n adulteress? The jealous husband of an adulteress? Or an innocent wife accused 
of behaving adulterously? However it’s depicted, Numbers 5:12-31 portrays a fascinating manifestation of biblical justice.
 
If suspected of infidelity, a woman is brought by her husband to the priest at the sanctuary, who will “make her stand before the Lord” (Num. 5:16).* The priest takes “holy water” (perhaps from the laver?) and mixes it in a jar with “dust from the tabernacle floor” and it becomes “the bitter waters that bring the curse” (verses 17, 18). He uncovers the woman’s head, and with an offering that the husband brought “for her” (verse 15) now placed in the woman’s hand, the priest places her under oath before God. If faithful, he tells her, you will be “free from this bitter water that brings the curse” (verse 19); but if “you have turned aside with one other than your husband, and are defiled . . . the Lord will make you a curse and an oath in the midst of your people” (verses 20, 21).
 
After explaining the stakes, the priest writes the curses on a scroll and washes them away with the “bitter water that brings the curse.” He takes the offering from her, and part of it he waves before the Lord, and part he burns on the altar. Next, the woman drinks the water; the water that washed away the curses now enters her body.
 
“And she drinks the water, and if she has been defiled and has been unfaithful to her husband, then the waters which bring the curse will go into her and become bitter, and her belly will swell and her loins will rot, and the woman will be a curse among her people. But if the woman has not been defiled, and she is pure, then she shall be acquitted and bear seed” (verses 27, 28).
 
Of course, a litany of questions instantly arises; among them, Why water and dust? Couldn’t the Lord have simply meted out justice without those accoutrements? Of course. Perhaps it was done like this for the same reason that Jesus—when healing the blind man—“spit on the ground, made some mud with the saliva, and put it on the man’s eyes” (John 9:6). These were earthly symbols, tangibles to help folk better understand the great things God was doing among them.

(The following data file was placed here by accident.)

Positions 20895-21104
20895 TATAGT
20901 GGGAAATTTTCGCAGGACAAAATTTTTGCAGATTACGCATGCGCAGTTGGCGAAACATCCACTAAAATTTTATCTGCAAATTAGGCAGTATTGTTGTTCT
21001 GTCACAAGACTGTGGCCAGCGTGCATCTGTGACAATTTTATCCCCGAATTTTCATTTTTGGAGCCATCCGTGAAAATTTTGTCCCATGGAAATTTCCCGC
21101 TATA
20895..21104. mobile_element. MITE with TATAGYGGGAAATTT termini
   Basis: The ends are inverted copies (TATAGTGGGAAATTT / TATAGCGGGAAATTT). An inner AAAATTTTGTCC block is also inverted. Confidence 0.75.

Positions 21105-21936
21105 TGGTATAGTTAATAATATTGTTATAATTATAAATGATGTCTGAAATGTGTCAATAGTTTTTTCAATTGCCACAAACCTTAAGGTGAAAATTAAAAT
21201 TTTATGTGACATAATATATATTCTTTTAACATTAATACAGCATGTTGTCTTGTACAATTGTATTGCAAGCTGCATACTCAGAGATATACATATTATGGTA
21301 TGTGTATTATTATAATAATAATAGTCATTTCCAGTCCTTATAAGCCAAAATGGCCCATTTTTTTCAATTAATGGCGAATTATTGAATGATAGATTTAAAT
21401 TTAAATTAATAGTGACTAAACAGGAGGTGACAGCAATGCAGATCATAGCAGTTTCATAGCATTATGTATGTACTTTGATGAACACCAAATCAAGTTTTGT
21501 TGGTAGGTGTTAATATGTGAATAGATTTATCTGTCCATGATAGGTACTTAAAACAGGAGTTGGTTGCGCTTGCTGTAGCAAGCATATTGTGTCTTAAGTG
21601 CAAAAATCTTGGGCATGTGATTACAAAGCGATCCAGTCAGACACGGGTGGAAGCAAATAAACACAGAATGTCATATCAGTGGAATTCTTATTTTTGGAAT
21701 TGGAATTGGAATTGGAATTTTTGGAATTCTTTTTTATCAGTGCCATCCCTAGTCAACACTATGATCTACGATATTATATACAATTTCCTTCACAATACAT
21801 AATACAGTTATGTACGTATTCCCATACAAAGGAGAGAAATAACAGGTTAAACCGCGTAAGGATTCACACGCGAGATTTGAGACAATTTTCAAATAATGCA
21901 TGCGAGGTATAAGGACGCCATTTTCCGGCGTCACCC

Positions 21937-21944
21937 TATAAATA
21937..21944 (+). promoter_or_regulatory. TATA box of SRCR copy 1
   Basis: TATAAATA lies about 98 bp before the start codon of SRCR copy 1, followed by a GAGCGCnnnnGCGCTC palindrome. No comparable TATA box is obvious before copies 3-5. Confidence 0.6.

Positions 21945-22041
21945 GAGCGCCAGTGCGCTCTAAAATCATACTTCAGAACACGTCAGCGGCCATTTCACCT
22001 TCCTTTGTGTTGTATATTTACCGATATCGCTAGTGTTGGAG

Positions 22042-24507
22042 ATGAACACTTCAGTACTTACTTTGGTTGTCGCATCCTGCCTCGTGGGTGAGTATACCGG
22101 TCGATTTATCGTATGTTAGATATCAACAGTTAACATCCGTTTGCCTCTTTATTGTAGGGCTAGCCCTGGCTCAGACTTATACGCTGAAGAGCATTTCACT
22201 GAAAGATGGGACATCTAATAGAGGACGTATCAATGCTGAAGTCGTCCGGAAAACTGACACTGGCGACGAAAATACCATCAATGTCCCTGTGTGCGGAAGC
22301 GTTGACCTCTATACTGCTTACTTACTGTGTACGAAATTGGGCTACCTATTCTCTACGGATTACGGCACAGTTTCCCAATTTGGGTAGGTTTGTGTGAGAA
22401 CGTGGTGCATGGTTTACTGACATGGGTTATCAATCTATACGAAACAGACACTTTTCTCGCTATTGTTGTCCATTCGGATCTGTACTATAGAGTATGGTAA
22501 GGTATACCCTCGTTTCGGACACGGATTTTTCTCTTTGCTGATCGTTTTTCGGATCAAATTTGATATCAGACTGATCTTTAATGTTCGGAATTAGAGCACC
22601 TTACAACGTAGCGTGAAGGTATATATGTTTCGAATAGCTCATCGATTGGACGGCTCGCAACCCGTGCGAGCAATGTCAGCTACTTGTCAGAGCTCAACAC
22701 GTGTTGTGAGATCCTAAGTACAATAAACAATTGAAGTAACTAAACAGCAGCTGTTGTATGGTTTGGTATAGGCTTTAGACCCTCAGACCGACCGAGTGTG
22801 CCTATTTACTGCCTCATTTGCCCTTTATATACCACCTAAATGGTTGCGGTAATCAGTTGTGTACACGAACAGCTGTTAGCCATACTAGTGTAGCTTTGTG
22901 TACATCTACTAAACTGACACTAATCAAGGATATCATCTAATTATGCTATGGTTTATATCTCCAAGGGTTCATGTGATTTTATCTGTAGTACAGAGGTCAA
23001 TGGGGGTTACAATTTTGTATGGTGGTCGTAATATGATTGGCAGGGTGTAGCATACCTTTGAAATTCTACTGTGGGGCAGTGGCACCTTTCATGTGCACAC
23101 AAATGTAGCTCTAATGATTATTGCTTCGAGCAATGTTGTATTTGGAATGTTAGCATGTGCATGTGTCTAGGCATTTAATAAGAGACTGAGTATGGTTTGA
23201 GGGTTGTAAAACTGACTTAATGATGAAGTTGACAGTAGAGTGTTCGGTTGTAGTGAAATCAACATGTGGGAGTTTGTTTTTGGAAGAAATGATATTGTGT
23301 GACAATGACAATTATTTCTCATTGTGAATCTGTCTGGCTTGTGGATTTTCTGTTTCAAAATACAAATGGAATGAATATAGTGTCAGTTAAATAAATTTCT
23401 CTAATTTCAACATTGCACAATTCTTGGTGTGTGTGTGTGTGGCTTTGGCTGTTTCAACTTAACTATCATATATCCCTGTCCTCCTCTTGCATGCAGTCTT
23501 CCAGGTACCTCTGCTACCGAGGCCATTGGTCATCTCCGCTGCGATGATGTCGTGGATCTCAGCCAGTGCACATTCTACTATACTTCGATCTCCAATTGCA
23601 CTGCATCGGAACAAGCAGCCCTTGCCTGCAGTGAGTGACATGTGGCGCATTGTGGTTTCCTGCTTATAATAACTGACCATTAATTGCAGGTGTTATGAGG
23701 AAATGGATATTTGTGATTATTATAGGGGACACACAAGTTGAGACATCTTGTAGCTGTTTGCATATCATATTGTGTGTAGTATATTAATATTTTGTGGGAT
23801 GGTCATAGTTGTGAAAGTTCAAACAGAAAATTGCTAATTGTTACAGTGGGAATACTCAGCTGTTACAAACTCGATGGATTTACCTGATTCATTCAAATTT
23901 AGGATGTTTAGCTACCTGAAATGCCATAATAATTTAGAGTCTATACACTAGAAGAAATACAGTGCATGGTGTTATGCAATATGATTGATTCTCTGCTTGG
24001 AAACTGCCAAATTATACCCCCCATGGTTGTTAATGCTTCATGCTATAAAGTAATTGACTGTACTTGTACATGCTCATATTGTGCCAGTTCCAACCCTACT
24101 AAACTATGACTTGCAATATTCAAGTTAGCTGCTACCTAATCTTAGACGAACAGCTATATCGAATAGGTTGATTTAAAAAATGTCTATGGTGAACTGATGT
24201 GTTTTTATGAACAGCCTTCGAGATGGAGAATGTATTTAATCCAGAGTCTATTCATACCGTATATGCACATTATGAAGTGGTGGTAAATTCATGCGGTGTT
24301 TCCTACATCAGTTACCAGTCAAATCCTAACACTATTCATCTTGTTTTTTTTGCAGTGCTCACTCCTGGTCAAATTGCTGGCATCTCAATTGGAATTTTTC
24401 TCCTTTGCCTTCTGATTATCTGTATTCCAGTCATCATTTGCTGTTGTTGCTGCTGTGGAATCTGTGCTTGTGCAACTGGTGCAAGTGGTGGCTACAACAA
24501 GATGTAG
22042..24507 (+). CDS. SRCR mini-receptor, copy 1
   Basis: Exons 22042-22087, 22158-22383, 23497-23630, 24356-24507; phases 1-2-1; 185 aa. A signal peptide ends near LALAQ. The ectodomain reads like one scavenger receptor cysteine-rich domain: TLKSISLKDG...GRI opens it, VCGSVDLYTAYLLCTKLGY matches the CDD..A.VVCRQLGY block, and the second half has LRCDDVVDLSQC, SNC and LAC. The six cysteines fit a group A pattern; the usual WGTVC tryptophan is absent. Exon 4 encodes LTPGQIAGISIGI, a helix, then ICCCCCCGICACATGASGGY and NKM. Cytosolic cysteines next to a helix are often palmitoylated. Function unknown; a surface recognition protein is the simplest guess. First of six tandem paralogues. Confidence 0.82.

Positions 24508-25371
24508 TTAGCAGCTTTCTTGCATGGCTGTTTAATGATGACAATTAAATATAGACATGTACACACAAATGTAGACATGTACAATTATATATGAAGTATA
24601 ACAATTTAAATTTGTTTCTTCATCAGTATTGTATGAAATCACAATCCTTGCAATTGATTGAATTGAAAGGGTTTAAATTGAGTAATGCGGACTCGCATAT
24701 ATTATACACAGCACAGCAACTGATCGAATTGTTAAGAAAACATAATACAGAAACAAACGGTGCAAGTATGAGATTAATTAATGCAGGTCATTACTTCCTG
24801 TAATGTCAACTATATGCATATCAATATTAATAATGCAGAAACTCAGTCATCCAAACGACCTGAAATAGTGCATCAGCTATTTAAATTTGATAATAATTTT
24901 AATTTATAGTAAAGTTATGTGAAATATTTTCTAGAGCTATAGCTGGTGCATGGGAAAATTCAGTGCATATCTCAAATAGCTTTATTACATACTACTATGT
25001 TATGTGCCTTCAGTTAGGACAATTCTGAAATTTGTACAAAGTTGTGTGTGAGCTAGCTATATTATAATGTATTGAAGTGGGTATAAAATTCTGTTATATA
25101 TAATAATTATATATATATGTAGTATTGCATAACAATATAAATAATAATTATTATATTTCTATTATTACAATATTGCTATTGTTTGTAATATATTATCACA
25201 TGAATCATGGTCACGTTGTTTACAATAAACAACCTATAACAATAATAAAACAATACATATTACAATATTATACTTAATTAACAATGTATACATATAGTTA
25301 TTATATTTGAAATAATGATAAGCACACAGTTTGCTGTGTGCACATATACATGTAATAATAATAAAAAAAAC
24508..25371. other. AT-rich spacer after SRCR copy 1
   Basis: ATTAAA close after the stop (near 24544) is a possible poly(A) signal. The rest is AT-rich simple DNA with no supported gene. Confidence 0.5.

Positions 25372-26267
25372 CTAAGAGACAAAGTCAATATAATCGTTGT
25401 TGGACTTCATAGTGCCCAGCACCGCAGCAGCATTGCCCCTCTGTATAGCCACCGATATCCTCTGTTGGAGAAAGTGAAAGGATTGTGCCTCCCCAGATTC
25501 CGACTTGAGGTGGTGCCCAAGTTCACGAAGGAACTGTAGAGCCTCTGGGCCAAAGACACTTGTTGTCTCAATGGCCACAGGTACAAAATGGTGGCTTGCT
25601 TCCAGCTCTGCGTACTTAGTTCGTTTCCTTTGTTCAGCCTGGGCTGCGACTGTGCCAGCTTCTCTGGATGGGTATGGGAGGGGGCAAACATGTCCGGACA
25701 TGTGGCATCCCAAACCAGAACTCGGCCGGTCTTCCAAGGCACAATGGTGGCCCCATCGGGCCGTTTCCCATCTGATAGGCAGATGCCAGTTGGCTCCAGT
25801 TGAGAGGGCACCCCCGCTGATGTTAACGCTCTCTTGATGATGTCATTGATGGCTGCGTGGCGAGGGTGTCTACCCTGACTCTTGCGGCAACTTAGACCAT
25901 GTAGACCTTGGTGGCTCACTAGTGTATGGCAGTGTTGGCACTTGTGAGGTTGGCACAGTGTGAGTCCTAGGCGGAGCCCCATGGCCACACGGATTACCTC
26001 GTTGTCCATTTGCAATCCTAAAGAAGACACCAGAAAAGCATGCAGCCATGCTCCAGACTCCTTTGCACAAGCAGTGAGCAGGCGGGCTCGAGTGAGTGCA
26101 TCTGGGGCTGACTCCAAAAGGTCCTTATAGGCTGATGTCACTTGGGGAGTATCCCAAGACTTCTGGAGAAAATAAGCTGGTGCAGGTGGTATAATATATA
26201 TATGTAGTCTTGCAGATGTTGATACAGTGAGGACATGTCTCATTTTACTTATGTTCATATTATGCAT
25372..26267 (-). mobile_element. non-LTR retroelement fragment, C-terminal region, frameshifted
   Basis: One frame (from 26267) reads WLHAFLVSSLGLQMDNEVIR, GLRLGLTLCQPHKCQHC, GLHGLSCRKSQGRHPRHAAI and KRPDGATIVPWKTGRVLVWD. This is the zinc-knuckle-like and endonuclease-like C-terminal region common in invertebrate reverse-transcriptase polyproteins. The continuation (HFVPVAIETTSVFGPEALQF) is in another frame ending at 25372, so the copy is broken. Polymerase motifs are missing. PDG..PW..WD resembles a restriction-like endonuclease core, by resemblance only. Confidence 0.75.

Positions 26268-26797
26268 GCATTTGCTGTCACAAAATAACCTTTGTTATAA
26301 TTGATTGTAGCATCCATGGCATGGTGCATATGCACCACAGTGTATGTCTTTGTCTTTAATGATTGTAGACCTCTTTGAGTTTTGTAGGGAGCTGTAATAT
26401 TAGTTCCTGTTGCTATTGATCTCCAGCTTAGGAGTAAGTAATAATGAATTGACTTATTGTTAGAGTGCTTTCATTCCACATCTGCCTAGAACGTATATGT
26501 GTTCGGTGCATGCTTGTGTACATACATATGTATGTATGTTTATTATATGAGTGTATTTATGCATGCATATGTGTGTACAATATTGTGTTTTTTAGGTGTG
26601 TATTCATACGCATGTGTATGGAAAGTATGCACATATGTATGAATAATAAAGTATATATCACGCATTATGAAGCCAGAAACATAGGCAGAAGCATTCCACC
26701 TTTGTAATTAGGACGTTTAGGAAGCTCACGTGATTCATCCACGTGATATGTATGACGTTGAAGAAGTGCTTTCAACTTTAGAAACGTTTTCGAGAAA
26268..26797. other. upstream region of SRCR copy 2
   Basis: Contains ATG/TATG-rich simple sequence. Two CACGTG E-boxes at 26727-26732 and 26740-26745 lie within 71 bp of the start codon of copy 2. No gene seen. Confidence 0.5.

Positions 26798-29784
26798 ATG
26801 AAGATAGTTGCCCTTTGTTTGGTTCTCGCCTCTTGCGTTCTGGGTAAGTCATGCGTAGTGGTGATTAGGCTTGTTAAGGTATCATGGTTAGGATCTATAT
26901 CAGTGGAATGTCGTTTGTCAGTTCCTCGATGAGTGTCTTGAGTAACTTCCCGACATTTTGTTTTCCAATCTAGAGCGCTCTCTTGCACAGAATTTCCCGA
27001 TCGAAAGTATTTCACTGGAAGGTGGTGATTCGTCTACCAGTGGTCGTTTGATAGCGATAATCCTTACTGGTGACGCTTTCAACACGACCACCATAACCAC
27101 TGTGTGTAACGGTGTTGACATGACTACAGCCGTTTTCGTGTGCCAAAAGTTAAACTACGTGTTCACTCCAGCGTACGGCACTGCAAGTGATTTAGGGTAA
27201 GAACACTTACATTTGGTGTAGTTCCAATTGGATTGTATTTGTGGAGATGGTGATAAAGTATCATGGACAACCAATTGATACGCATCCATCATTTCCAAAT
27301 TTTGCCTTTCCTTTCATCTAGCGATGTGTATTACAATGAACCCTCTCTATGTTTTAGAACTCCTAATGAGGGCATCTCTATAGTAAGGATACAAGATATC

And in a case of suspected adultery, why only the woman, why not the man also? We aren’t told. What we are told, however, is more important: In an overtly patriarchal society, where men can be cruel, harsh, and oppressive, a woman, a wife, isn’t allowed to be victimized by a duplicitous husband who, for whatever reason, decides to get rid of her by hurling false charges of adultery (or maybe, and with no malice, he truly fears her guilt).
 
Whatever the reason for the accusation, this ancient ritual shows that the woman is protected by God Himself. In something so serious she was not left to the mercy, or lack thereof, of testosterone-laden good ol’ boys, or of false witnesses, or of those who could be bribed or in cahoots with the husband.
 
No, the deciding judge was the Lord of Israel, the God who created the heavens and the earth, and who redeemed Israel from the Egyptians. He Himself guaranteed that her fate would not be trifled with. Whether innocent or guilty, the woman was assured a divine verdict from the One who knows and sees it all.
 
Besides showing how seriously the Lord takes adultery, this ritual shows how seriously the Lord regards justice, too. In the vast camp of Israel, the Creator made it a point to ensure fairness for women who, if left to the discretion of sinful men, might be falsely condemned instead.
 
Whatever other lessons may be in them, these verses declare to us how much God cares about fairness and honesty in dealing with those at our mercy. What we could learn, too, is that people who mete out justice better do so with fear and trembling, because one day they themselves will be judged (Matt. 7:2) by the One who, with this ritual, showed that justice matters.
 
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*All Bible translations are the author’s.
 
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Clifford Goldstein is editor of the Adult Sabbath School Bible Study Guide. He is also featured on the Hope TV program Cliff!



 
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